Configuring a VPN tunnel to pass common services between a Symantec Firewall/VPN appliance and a Symantec Enterprise Firewall
|Article:TECH80021|||||Created: 2002-01-17|||||Updated: 2003-01-19|||||Article URL http://www.symantec.com/docs/TECH80021|
You want to pass common services through a VPN tunnel connecting two sites that are protected by Symantec firewalls. Users at one site want to access services available on the other site. You want to know how to configure the firewalls for service traffic.
The information in this document describes the steps for configuring the Symantec firewalls to control access to services through a VPN tunnel. For the purposes of explanation, the following scenario will be used:
- A Symantec Enterprise Firewall (7.0, 6.5.2, Symantec VelociRaptor 1.1, 1.5, or Symantec Gateway Security appliance) is located at a central site.
- A Symantec Firewall/ VPN appliance (100, 200, or 200R) is located at a remote site.
- A VPN tunnel has been established between the two sites
To pass traffic with all available services through the VPN tunnel, do the following.
On the Symantec Enterprise Firewall (SEF)
- Select VPN tunnels, click IKE policy, and then select the correct policy for the tunnel.
- Check "Pass traffic through the proxy."
- Create a rule allowing inbound traffic from the tunnel with the following settings:
Note: More information for creating rules is available in the product user and configuration guides and in the Symantec Knowledge Base (use keywords: create rules)
- In Via: The tunnel
- Out via: The inside network adapter (NIC)
- Services will normally include:
- Any custom protocols
- If the remote users are connected to a Windows 2000 domain protected by the SEF, they will normally add protocols for the following services:
- tcp 135-135 (be sure to use the range 135-135 in the destination)
- kerberos 88_tcp
- tcp_1212 for MS Exchange
- LDAP 389_UDP and 389_TCP
DNS name resolution from the SEF is included by default when traffic is being passed through the proxy, DNSd is enabled, and the Address Transform is configured as shown below. DNSd will give remote users access to both private and public DNS records, access to name resolution on the internal name servers, and name resolution through public authoritative name servers on the Internet.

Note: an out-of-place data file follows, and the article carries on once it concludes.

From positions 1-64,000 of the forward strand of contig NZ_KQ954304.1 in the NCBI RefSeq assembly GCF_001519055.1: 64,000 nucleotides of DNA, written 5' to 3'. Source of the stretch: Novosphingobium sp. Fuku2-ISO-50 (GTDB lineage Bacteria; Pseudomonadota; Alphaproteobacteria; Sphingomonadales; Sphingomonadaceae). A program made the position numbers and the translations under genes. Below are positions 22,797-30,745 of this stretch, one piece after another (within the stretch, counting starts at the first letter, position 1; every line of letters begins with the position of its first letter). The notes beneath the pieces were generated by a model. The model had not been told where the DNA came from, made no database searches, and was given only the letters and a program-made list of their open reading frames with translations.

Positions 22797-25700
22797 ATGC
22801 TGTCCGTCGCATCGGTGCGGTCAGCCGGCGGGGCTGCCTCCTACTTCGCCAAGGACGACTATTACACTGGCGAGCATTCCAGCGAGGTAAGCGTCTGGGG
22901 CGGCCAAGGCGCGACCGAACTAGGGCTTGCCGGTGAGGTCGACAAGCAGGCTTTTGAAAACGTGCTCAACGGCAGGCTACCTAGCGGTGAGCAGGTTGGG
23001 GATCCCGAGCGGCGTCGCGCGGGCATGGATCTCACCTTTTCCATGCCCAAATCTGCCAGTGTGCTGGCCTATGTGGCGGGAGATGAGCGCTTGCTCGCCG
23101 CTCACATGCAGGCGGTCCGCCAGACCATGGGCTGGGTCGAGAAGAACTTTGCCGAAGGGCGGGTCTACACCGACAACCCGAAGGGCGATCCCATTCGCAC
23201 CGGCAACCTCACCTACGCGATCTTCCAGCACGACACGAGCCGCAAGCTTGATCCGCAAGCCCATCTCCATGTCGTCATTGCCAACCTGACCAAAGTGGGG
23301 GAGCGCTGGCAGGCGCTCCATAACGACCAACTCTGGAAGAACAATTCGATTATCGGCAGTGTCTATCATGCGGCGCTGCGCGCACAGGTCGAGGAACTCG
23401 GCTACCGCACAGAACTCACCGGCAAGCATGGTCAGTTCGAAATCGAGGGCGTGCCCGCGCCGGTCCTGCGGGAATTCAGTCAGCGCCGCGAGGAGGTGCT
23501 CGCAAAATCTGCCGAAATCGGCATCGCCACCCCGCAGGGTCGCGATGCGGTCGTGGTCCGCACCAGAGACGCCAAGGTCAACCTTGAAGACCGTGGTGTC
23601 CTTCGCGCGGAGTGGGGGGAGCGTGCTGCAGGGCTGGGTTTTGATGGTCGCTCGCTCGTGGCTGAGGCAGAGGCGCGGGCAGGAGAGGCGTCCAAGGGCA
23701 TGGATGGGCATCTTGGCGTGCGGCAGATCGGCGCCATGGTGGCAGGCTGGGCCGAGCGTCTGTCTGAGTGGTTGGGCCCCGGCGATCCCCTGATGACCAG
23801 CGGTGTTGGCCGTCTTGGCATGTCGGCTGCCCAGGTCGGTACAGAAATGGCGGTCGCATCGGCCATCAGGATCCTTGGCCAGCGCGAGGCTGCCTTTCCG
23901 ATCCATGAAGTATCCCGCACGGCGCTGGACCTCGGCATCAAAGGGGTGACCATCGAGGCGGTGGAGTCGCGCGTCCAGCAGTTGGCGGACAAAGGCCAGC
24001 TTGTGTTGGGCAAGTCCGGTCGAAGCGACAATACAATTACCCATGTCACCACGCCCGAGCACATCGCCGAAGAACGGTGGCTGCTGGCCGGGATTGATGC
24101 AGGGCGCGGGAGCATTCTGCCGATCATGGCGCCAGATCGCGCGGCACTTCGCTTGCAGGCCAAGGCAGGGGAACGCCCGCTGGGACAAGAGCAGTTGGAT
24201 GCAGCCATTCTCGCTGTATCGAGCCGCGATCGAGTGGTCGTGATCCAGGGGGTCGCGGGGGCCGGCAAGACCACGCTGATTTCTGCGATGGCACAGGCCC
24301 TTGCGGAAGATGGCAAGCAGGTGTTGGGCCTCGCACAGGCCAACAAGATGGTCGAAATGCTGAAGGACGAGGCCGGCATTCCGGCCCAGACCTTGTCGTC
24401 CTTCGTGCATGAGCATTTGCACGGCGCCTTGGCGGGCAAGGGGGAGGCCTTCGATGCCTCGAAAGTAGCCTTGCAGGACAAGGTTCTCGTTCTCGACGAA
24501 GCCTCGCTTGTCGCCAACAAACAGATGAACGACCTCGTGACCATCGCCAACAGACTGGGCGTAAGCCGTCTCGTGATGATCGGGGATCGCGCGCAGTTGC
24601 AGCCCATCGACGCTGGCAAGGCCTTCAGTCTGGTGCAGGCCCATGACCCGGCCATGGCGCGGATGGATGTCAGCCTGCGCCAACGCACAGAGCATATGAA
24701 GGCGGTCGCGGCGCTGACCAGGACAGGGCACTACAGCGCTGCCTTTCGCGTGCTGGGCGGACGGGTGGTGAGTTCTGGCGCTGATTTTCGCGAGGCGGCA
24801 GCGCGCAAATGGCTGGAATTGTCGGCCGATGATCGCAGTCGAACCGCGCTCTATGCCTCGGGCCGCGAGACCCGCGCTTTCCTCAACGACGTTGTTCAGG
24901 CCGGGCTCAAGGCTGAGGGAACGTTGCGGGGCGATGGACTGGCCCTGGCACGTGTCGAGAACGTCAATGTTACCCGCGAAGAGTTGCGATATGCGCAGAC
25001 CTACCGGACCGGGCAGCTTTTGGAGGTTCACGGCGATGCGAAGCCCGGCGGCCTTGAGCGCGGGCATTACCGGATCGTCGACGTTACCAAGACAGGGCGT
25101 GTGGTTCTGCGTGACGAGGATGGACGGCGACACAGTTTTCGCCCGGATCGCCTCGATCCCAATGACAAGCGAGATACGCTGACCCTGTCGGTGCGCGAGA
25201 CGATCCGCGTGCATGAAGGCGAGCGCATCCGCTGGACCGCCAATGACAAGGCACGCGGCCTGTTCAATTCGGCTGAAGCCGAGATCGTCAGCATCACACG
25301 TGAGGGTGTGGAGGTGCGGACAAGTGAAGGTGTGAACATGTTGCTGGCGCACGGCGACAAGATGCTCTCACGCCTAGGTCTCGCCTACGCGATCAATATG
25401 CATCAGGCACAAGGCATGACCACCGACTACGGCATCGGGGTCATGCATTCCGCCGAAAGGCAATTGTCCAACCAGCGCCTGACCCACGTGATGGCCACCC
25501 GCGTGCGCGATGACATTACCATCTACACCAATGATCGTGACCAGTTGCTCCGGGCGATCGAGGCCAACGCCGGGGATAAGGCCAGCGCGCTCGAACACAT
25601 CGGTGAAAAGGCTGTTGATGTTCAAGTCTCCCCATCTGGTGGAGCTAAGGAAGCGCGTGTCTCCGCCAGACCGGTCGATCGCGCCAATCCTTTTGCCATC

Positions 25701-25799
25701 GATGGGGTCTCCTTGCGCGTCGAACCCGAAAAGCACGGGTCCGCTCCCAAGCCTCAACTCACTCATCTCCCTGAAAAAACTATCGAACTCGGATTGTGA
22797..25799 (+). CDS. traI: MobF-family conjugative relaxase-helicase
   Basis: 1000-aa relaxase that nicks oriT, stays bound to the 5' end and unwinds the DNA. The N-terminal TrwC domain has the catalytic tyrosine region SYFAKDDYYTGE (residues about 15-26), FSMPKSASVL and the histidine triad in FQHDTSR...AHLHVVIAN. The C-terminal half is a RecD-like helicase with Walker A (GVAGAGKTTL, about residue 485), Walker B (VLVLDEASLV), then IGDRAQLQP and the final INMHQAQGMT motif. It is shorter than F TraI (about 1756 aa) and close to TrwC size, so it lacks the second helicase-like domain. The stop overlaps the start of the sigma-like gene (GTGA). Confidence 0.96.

- Create an address transform to ensure that traffic exiting the tunnel at the central site will exit with the firewall's internal IP address, by using the following settings:
- In Via: The tunnel
- Out via: The inside NIC
- Source: The remote subnet
- Destination: The internal subnet
- Set the transform to use the gateway address.
Note: For more information on configuring address transforms, see the document How to configure Address Transforms
- DNS records on the SEF must have an entry for any internal name servers, with the appropriate domains served. The entry must use the fully qualified names for the servers, and the domain served must include both the forward and reverse zones. If you have forwarder records, the ability to use internal Name Servers will be limited. Remove them or contact technical support.
On the Symantec Firewall/VPN appliance (100, 200, 200R)
- On the VPN Dynamic Key page, select Gateway to Gateway Tunnels.
- Check "Netbios Enabled in Tunnel."
Note: If firmware 5L or previous is being used, the "Global Tunnel" option must be unchecked.
- To resolve DNS through a tunnel, the address of the DNS server on the remote network should be entered into the Static IP and DNS page > DNS Gateway section. Additionally, the "Use ISP or Static DNS as Backup" feature should be enabled for occasions when the tunnel is down.
On the remote clients
For remote clients protected behind the Firewall/VPN appliance, make the following changes to ensure WINS and DNS resolution:
- In the lmhosts file, preload the WINS server behind the SEF (if it exists).
- In the DNS search order, make the inside NIC of the SEF first in the search order and the inside (LAN) IP address of the appliance as second.
- It is important to be aware of the total bandwidth requirements for applications through a VPN tunnel. For example, if you have an accounting package at the central site that normally serves users on 100 MB (or more) local connections, this application will probably not work correctly over a wide area network (WAN) connection on less than 10 MB of throughput.
- Some applications may be sensitive to latency (time lag) inherent with VPN connections. In general it is best to service larger applications over WAN connections through thin clients such as PCAnywhere, Citrix, or Terminal Services. Please consult your local reseller or Symantec Consulting Services for issues relating to this kind of traffic.
- Avoid the use of All* in services, with the exception of limited testing to determine if an application can be passed through protocols. After testing is complete, create the appropriate protocols, remove all* from all rules, and reboot the system.
Article URL http://www.symantec.com/docs/TECH80021